Sermon Study Guide – St. Thomas’ Church, St. John’s, Newfoundland and Labrador


(Date: 8 April 2012)   “Seven Words to live on”   Isaiah 53; Hebrews 10; John 18:33-19:end


  1. 1.    Jesus knew exactly what He was getting into. He knew the prophesies of Isaiah (and all the rest of the Hebrew Scriptures) and knew what would face Him on Good Friday and Holy Saturday, when He would lie in death, trusting in His Father to raise Him. But that was the key: He trusted the Father to raise Him. He trusted that Easter would follow Good Friday and resurrection would follow death. What were the kinds of things Jesus was expecting? What might have surprised Him from the events of Good Friday?



Leader’s Guide:

Have the group look at the Isaiah passage and “imagine” what people understood that to mean before the crucifixion. Then read the Hebrews passage and connect the dots between Isaiah and Hebrews. How would the early Christians, informed by Jesus’ death and resurrection, and His 40 days of teaching after the resurrection, read the Old Testament in the future (even before the New testament was written)? How does that help us when facing obstacles, suffering and death in our lives?



  1. 2.    Every Good Friday we think on some of or all of Jesus’ seven last words from the cross. They are found spread out through the four gospels. Jesus was strategic in what He said. He didn’t waste any energy on the cross: crucified people did not have much strength left over for idle talk. They were very concentrated on their great pain and struggle to even breathe. But Jesus said seven things that point us to reason for great hope. Read each word and write down something God might want you to hear in this word regarding your own life.


First Word: “Father, forgive them, for they know not what they do.” (Luke 23:34)

Second Word: “My God, my God, why have you forsaken me?” (Matthew 27:46)

Third Word: “Woman, behold your son!” “Behold your mother!” (John 19:26-27)

Fourth Word: “I thirst!” (John 19:28)

Fifth Word: “Truly, I say to you, today you will be with me in Paradise.” (Luke 23:43)                                

Sixth Word: “It is finished!” (John 19:30)

Seventh Word: “Father, into thy hands I commit my spirit.”  (Luke 23:46)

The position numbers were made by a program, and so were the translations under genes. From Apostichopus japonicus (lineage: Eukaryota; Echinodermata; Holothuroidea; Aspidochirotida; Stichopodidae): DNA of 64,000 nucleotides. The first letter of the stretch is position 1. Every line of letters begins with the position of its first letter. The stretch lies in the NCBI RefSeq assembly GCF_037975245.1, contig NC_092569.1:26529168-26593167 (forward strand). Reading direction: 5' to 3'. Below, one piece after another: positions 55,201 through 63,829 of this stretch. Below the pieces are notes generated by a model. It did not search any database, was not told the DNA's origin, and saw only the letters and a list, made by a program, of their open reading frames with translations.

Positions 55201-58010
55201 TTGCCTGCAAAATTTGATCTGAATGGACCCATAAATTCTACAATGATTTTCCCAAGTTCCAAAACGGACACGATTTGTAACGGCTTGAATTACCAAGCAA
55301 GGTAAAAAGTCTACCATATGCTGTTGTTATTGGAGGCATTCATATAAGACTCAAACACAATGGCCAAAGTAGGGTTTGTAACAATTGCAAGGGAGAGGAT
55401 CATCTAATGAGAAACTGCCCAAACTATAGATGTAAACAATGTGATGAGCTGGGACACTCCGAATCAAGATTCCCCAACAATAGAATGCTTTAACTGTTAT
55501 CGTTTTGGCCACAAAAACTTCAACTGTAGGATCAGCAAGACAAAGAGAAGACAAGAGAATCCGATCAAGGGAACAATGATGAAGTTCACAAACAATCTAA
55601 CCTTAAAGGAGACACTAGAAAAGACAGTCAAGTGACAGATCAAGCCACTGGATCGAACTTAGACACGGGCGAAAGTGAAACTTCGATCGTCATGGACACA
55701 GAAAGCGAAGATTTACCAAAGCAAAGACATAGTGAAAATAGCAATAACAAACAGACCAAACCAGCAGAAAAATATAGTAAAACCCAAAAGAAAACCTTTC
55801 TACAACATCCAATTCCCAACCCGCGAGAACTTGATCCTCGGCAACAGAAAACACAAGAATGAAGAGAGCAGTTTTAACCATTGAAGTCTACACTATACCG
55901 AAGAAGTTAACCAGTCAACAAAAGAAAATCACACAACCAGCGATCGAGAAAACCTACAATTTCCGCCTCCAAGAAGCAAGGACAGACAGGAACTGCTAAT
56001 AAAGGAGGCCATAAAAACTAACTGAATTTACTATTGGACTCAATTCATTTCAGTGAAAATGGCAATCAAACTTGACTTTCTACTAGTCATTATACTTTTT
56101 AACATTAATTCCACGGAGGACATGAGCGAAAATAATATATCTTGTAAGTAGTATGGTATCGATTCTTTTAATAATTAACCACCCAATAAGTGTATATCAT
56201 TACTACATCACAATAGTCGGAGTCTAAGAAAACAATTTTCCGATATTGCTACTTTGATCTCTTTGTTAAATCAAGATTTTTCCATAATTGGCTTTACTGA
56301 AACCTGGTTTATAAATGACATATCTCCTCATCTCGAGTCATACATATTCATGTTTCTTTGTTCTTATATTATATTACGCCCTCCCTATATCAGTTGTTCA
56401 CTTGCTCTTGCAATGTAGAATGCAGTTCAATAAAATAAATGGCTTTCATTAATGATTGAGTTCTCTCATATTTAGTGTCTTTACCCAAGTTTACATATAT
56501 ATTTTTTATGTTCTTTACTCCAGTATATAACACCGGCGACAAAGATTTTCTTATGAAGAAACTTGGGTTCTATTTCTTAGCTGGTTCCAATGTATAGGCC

Leader’s Guide:


Have the group members share how they see each word reflecting John’s statement: For God so loved the world that He gave His only begotten Son, that whoever believes in Him should not perish but have everlasting life. For God did not send His Son into the world to condemn the world, but that the world through Him might be saved. (Jn 3:16,17).


Now have them read it again with this personalised form of the verses: For God so loved me that He gave His only begotten Son, that believing in Him I should not perish but have everlasting life. For God did not send His Son to me to condemn me, but that I through Him might be saved. Does this version “feel” different? Why or why not?



  1. 3.    A lot of people feel like the object of the Canadian rock group Trooper’s old song “Three dressed up as a nine”. It speaks of people who appear to be something at a distance but when you get up close you see they aren’t really anything worth your attention at all.

You looked a whole lot better to me
From twenty feet away
You’re just a 3 dressed up as a 9
You’re only, wastin’ my time
A 3 dressed up as a 9, hey yeah …

            Because of Jesus death and resurrection for the whole world and for me and you, we may feel like phonies or worthless but the absolute truth (recorded in the Bible and invested in totally by Jesus Christ) is that each of us is seen by God as a “ten”- unique and irreplaceable. How can you counter the false feelings by the Easter truth you know about yourself, when you hear the accusations in yourself or in the world, that you are not worth much?


The first Good Friday Collect in the Book of Common Prayer reminds us that God sees us as family and family stick up for one another, even when we are being attacked by our own thoughts of worthlessness:


ALMIGHTY God, we beseech thee graciously to behold this thy family, for which our Lord Jesus Christ was contented to be betrayed, and given up into the hands of wicked men, and to suffer death upon the cross; who now liveth and reigneth with thee and the Holy Spirit, ever one God, world without end. Amen. (BCP p. 174)


Happy Easter! Happy new life, God’s beloved Ten!